First, a lesson in terminology. In the United States, “second
generation” refers to the U.S.-born children of foreign-born parents. As my
parents emigrated from Lebanon to the United States where my brothers and I
were born in the 1980s, we fit this label.
This article relates to second-generation
Lebanese-Americans, a breed whose calling card is so unique, you could single
them out within mere seconds. From being denied sleepover parties, to wielding
pita sandwiches in school sack lunches, to responding to Arabic dialogue
interminably in English, here are seven surefire signs you’re a Lebanese descendant
born and raised in the good ole US of A.
Also, stay tuned for the second (foodie!) edition of this listicle due out next week.
1. Before you could visit a
schoolmate at her home, your parents insisted on making acquaintance with her
parents, giving a whole new meaning to the “meet the parents” concept. Your
best friend was hosting a slumber party at her house? Forget it. You could stay
until 10 p.m., at which time your doting father would swing by and scoop you
up. Try explaining that concept to your friends!
2. Your classmates could
immediately sense that you were of foreign descent. How many times were you
badgered with questions of your origins before you quietly mustered “Lebanon”?
Worse yet, no one recognized the tiny, far-off land! I used to pretend I was
3. Thanks to the large-scale
campaigns against smoking (“Just say no”), you were raised thinking puffing on
cigarettes was a criminal activity best suited to gang members and social
outcasts. You were taught that smoking leads to lung cancer, so when you visited Lebanon
and saw your grandmother addicted to the nicotine fix, you tried to educate her
on its demerits and even stashed her tray of packs out of sight. She chased you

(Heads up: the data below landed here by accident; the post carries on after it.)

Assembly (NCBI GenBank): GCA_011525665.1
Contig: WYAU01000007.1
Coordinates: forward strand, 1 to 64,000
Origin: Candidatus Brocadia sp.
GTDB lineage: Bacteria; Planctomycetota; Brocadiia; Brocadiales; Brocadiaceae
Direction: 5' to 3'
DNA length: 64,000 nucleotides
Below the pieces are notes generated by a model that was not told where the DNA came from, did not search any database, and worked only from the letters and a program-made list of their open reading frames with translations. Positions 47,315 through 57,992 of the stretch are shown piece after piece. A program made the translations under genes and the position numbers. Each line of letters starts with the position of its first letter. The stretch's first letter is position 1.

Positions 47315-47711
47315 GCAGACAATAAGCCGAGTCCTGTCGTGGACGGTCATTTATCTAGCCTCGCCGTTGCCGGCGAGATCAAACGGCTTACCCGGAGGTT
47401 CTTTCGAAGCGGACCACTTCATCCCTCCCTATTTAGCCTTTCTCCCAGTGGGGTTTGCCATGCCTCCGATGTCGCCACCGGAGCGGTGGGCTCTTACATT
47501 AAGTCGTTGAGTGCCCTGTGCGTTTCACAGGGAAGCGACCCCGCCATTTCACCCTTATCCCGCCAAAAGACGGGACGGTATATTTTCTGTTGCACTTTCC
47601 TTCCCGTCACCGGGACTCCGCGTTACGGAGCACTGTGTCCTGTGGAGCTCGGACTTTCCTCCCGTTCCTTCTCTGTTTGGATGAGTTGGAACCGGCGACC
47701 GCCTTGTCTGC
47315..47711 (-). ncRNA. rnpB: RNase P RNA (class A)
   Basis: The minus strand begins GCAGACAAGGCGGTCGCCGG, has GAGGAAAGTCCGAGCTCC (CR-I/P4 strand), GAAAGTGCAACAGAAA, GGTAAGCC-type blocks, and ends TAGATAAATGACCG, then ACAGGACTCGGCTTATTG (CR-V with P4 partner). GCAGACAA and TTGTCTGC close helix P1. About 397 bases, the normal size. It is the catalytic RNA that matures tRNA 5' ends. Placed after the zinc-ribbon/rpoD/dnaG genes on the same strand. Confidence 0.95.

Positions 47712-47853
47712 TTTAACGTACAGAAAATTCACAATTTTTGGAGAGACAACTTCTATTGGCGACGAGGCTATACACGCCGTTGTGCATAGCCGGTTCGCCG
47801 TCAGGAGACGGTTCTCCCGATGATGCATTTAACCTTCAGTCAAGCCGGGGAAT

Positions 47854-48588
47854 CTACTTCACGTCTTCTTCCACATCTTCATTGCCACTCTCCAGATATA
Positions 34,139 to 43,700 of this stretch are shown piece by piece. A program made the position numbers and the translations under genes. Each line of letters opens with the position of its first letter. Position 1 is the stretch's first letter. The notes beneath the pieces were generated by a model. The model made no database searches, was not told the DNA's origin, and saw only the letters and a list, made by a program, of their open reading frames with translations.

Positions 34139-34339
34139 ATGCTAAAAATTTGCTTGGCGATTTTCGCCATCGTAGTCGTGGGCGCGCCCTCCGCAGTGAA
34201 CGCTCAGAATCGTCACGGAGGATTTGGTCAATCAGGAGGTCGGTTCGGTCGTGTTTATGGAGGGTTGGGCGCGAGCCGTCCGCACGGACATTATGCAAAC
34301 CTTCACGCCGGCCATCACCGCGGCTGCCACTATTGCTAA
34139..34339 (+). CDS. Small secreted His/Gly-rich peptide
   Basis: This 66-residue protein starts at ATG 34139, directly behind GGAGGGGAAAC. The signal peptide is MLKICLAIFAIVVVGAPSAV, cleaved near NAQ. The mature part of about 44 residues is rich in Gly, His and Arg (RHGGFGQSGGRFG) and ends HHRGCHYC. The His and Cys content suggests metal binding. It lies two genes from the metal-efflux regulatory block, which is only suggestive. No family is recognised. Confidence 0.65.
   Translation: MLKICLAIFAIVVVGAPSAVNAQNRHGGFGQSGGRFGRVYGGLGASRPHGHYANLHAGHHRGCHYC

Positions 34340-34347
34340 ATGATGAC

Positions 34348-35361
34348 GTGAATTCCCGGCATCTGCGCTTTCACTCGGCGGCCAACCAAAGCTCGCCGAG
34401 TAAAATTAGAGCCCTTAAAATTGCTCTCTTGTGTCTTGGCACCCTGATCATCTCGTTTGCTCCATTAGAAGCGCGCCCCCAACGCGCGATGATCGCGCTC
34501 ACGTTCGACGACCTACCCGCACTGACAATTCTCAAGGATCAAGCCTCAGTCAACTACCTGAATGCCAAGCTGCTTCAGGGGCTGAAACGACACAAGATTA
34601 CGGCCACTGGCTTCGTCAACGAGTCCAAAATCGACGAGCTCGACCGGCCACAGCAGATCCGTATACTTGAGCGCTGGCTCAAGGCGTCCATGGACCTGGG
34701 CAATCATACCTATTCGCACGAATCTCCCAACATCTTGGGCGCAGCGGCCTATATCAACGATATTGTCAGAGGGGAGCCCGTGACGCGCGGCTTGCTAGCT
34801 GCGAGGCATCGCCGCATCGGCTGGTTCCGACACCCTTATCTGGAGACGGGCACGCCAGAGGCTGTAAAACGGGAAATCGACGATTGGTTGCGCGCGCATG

around the house, slipper in hand, and begged you to restore them to their holy
place on the living room coffee table.
4. I don’t know about the rest
of you Leb-Ams, but growing up, every official break from school was an
invitation for my mother to bust out the Arabic books and teach us the mother
language. Reading and dictation in Arabic were the banes of our existence
(especially if the characters were missing the wretched accent marks), but
under my mother’s painstaking tutelage, we became fluent. Today we couldn't be
5. Your parents enforced a
strict Arabic-only dialogue in the house, but with more than half of your
waking hours spent at school, how could they possibly expect you to respond in
the mother tongue? In public places, you wouldn't be caught dead conversing
with your parents in Arabic. They likely hollered after you in Arabic, but
mortified, you shot back in English. As if your olive complexion didn't betray
6. For your parents, the
ultimate social outlet was the family’s house of worship. Growing up as Maronite
Catholics, my brothers and I were tucked in the car every Sunday morning to
make the 40-minute drive to the local Maronite church, where other
Lebanese-Americans assembled to attend mass and, equally sacred, chitchat with
friends. Coffee and donuts lent themselves to hour-long conversations about trivial
adult nonsense, and you had to implore your parents to take you home and get on
with what was supposed to be a lazy Sunday.
7. You were inclined to join
your church’s youth or young adult group not so much for the social perks it
bestowed (virtually nil), but to list it under the Extra-Curricular Activities
field on your college applications. You attended retreats, movie outings, Bible
discussions with the parish priest, cultural festivals and even played Santa to all the young’uns
who ambled to sit on your knee as you distributed candy canes and meghleh.
I am sure you have no regrets on how your parents instilled that sense of Lebanese pride in you and heritage also ensuring that you learned Arabic. Wonderful!ReplyDelete
Thank you, l'Nubiya! I hope I can raise my future kids in a similar fashion, instilling in them appreciation of language and heritage. But the "suspended in-between" position is a burdensome one, so it's all about striking a fine balance between the culture of your origins and the culture of the land you inhabit.Delete